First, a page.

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McHenry County Family Law Blog

Celebrity chef getting divorced

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Illinoisans may have heard that another celebrity marriage may be coming to an end. According to reports, Bobby Flay, a celebrity chef, and Stephanie March, one of the stars of "Law and Order: SVU," have separated and are in the process of filing for divorce.

What caused the 10-year relationship to end? Allegations of infidelity, apparently. In 2010, Flay was linked to January Jones of "Mad Men" fame. That year, Jones had a fender-bender. Right after, Flay showed up on the scene. That coincidence sent tongues wagging. Eventually, the gossip reached March, who questioned her husband about the timing.

How does bankruptcy affect child support?

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Imagine the following scenario: an Illinois couple has a child together. They split up; one parent gets custody of the child, and the other pays child support. A few years later, the parent paying child support falls on hard times and files for bankruptcy. What effect does the bankruptcy have on the parent's child-support obligation?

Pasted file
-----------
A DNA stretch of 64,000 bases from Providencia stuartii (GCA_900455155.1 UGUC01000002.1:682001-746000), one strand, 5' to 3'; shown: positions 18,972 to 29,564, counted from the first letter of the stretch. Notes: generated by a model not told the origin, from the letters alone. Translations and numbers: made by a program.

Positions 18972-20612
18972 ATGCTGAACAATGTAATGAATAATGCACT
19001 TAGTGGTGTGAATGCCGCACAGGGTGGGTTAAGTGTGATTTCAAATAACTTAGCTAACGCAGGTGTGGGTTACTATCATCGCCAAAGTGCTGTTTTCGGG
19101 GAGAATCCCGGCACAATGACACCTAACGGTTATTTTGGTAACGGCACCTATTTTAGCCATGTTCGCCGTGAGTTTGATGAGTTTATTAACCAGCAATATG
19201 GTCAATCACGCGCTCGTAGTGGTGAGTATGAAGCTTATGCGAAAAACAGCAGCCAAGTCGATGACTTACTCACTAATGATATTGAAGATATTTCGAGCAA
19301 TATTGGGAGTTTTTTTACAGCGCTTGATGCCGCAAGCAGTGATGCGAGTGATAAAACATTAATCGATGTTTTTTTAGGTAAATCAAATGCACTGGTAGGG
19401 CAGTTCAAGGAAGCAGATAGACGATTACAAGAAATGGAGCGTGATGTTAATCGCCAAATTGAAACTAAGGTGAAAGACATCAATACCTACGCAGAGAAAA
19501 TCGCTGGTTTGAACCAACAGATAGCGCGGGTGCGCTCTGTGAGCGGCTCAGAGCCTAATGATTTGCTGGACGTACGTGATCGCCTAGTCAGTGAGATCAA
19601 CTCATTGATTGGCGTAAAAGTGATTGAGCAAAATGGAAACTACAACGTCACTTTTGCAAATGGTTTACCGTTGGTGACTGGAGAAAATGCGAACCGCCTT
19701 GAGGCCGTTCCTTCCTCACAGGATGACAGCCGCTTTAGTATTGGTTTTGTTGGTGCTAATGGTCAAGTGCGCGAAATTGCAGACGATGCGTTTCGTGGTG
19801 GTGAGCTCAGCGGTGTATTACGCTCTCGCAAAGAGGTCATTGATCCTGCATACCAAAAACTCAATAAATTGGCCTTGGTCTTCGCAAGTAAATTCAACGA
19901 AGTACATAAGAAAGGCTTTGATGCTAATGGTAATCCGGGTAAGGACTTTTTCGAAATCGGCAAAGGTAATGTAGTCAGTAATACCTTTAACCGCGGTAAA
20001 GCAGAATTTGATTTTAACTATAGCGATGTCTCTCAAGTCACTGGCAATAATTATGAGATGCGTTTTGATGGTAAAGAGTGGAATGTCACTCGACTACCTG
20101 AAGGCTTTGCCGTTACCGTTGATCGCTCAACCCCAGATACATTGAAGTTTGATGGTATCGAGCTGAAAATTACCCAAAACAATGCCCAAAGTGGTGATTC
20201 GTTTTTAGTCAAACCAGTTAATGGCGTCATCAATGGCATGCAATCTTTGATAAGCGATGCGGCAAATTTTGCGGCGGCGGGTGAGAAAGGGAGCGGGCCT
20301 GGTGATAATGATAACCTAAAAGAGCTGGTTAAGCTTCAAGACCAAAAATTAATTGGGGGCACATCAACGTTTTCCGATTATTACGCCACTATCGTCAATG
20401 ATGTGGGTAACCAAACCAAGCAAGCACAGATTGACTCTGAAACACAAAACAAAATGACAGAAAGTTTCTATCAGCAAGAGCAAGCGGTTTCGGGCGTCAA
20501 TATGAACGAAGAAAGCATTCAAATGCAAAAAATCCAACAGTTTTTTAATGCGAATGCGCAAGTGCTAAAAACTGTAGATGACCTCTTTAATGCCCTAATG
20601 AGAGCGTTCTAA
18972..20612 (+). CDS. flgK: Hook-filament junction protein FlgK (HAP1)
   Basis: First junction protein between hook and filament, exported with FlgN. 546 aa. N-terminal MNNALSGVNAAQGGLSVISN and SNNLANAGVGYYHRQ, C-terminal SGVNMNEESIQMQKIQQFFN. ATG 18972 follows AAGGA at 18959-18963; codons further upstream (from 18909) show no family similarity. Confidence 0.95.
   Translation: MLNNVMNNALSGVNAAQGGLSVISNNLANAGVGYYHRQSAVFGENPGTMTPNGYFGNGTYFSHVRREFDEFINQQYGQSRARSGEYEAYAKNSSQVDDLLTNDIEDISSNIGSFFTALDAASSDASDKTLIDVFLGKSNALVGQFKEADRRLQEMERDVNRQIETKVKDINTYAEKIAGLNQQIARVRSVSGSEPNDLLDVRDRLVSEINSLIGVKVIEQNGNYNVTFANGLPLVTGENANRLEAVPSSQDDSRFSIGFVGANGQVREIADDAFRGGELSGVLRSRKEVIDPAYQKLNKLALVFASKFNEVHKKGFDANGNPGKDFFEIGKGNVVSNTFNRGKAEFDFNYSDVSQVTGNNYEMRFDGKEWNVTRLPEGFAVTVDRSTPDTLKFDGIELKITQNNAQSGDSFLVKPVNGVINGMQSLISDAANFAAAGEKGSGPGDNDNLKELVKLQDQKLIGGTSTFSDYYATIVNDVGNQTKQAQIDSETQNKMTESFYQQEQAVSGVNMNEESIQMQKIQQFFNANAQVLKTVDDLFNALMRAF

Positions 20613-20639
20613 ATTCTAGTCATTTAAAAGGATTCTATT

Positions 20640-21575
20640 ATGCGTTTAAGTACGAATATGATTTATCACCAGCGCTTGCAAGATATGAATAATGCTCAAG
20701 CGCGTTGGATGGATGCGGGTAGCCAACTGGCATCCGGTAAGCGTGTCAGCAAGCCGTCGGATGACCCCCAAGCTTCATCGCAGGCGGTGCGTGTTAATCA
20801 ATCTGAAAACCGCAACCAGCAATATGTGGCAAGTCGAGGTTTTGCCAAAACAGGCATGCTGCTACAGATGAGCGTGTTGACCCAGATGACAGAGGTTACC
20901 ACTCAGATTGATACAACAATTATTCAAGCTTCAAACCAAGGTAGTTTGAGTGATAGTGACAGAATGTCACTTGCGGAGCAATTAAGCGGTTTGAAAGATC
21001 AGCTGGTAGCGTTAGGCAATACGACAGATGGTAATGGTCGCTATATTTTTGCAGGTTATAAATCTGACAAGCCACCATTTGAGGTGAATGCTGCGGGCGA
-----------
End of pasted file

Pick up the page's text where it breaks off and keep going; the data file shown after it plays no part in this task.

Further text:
Good question. But before answering it, let's look at how court orders (such as a child-support order) are usually treated. Normally, parents must pay. If not, they will land in serious legal hot water. Their wages may be garnished, their licenses taken and their passport frozen.

Moving can cause a child custody battle

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When an Illinois couple marries, they normally commit to living in the same place. But, if they split, that commitment no longer applies. That means the couple may move miles, states or even countries away. No problem, right? Sure, unless the couple had a kid together. In that case, the move can become a major child custody issue, because the move may mean that only one parent gets to see the child on a day-to-day basis.

When that happens, the couple needs to reconsider their current child custody arrangement. If they cannot agree on their own, then a court will need to enter the mix. If so, the court will decide how to divvy up child custody based on the best interest of the child.

Does Illinois still recognize same-sex civil unions?